32" x 18" x 8-1/2" H (2008)
Mouse-powered chopper motorcycle may inspire future low-carbon personal transportation.
Composition: 1/4" copper tubing, rolls of tape, Altoid tin, watches, Tanquery cap, toy mouse, fake (balsa) cheese, sheet plastic, button, leather, clock gears, chain.
For those of you who are mechanically ignorant, I'll go over the transmission of power in this mean motor scooter. 1. Mouse sees the cheese. 2. Mouse wants the cheese. 3. Mouse runs after the cheese, spinning the Rodent Reactive Rotator (RRR). 4. RRR turns the drive gear, pulling the drive chain around the driven gear. 5. Driven gear turns the rear tire in an explosion of anti-social fury and smoke. 6. Machine heads out on the highway.
I built the frame of this from 1/4" soft copper tubing, for bendability and ease of soldering. This was one of those deals where all the engineering was interdependent and the overall form couldn't be determined until all the pieces were in place. This means that I was working from nothing but a sketch and constantly wondering where to put the bends, where to put the struts, how much rake would this give me, how much room that would give me. Then there was the problem of building symmetrical pairs (left side, right side), knowing that 1/8" deviation would make the whole frame cattywampus and the wheels wouldn't go on straight. So I went through a lot of copper tubing.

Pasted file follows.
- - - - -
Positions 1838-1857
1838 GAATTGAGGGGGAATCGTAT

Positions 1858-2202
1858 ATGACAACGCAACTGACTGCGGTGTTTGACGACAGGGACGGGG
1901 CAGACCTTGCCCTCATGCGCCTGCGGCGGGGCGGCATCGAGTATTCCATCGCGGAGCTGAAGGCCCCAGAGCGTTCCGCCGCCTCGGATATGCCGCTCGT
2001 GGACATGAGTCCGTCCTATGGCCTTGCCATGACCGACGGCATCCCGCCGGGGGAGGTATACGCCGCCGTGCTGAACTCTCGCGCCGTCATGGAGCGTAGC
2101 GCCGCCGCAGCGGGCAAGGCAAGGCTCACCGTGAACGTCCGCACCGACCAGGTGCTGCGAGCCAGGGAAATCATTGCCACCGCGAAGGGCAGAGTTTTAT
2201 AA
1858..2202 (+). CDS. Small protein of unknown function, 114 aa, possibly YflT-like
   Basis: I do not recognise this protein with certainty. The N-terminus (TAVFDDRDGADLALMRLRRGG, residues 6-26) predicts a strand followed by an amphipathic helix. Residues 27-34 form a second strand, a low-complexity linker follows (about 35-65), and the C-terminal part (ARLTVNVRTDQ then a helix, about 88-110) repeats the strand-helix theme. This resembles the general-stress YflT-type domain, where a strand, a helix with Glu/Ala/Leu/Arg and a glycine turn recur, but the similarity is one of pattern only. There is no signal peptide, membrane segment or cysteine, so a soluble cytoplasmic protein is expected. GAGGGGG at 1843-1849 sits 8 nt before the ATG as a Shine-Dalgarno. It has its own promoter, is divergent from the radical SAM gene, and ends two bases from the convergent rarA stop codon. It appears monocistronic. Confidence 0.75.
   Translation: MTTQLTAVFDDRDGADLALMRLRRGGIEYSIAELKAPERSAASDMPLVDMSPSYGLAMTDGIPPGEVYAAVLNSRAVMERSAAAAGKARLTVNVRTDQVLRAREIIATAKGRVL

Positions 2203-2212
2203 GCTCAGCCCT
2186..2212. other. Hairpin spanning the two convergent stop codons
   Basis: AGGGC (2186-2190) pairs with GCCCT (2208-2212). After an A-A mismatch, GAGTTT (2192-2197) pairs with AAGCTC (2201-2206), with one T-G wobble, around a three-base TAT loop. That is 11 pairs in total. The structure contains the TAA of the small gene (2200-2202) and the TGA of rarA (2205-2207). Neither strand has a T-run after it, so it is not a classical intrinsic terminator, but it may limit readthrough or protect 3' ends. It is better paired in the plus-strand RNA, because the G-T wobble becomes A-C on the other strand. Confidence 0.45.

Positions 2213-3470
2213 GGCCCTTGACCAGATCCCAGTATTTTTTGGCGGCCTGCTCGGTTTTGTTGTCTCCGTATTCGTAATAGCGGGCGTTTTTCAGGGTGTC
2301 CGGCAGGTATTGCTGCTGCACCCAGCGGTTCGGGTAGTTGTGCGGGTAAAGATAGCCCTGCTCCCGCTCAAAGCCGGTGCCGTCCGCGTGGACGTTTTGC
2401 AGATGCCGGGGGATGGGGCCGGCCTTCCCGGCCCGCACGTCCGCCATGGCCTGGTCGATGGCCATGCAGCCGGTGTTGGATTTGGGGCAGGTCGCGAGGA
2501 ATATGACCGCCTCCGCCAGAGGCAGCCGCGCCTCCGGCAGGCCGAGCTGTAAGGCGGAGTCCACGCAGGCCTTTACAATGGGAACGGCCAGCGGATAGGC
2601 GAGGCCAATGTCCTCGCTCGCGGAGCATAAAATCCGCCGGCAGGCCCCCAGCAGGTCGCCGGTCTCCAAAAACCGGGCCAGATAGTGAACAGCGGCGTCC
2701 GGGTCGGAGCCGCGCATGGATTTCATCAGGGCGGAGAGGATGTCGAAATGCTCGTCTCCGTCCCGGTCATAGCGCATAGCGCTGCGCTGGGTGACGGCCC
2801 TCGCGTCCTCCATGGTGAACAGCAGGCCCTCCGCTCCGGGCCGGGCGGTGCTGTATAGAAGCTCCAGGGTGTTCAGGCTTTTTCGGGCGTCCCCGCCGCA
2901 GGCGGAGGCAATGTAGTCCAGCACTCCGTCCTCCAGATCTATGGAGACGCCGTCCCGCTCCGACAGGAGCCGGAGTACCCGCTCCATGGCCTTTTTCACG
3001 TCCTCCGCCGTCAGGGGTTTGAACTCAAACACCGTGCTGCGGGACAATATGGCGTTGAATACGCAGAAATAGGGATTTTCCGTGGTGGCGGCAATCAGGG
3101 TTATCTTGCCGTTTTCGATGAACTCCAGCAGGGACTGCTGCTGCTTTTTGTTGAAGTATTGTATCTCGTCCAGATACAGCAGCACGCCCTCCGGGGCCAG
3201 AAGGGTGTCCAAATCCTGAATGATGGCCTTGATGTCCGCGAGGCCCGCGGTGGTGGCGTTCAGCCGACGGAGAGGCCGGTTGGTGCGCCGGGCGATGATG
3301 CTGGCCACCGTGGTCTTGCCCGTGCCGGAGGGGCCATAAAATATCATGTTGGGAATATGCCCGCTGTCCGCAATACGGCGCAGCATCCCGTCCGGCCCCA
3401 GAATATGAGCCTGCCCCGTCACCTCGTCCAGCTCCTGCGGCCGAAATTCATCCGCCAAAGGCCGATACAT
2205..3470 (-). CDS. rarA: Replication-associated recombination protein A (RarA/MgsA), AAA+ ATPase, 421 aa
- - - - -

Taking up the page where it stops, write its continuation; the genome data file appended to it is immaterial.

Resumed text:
The mouse was the determining element in this piece. Everything flowed from the mouse. The rotator had to be mouse size. The driving gear had to be rotator size. (Like most people, I have a footlocker full of antique wind-up clock parts and gears, nearly all of which are prettier than mechanically required. See ANT FARM 220.127.116.11. sub-head WHY BOTHER for a fascinating and soul-enriching diatribe on this very subject.) The rear tire had to be driven gear size. The frame... you get the idea.
If you go looking for these fake mice you will find that they are all over, in many stores where you wouldn't expect them. There is also great variation in color and quality. So there must be many fake mouse factories in foreign countries or a very big factory with different product lines. It may be useful (in appreciation of global diversity) to imagine a conversation between a couple of sweatshop employees in this field.
People's Heroic Worker #1: Do you ever wonder what happens to all these fake mice we assemble?
People's Heroic Worker #2: No. I just try to make my quota.
People's Heroic Worker #1: Yes, me too, but where do all the mice go?
People's Heroic Worker #2: (after glancing left and right) Our Gallant Supervisor Dieu Wakka Dieu says the Americans buy them to give to their capitalistic cats.
People's Heroic Worker #1: Ah so. Confucius say a plump cat is more desirable than a skinny one (smacks lips) but how can the feeding of fake mice achieve this achievement? (Note: some translations may appear redundant to the Western mind.)
People's Heroic Worker #2: Surely this is an American mystery. They are inscrutable.
People's Heroic Worker #1: Indeed so. And don't call me Shirley.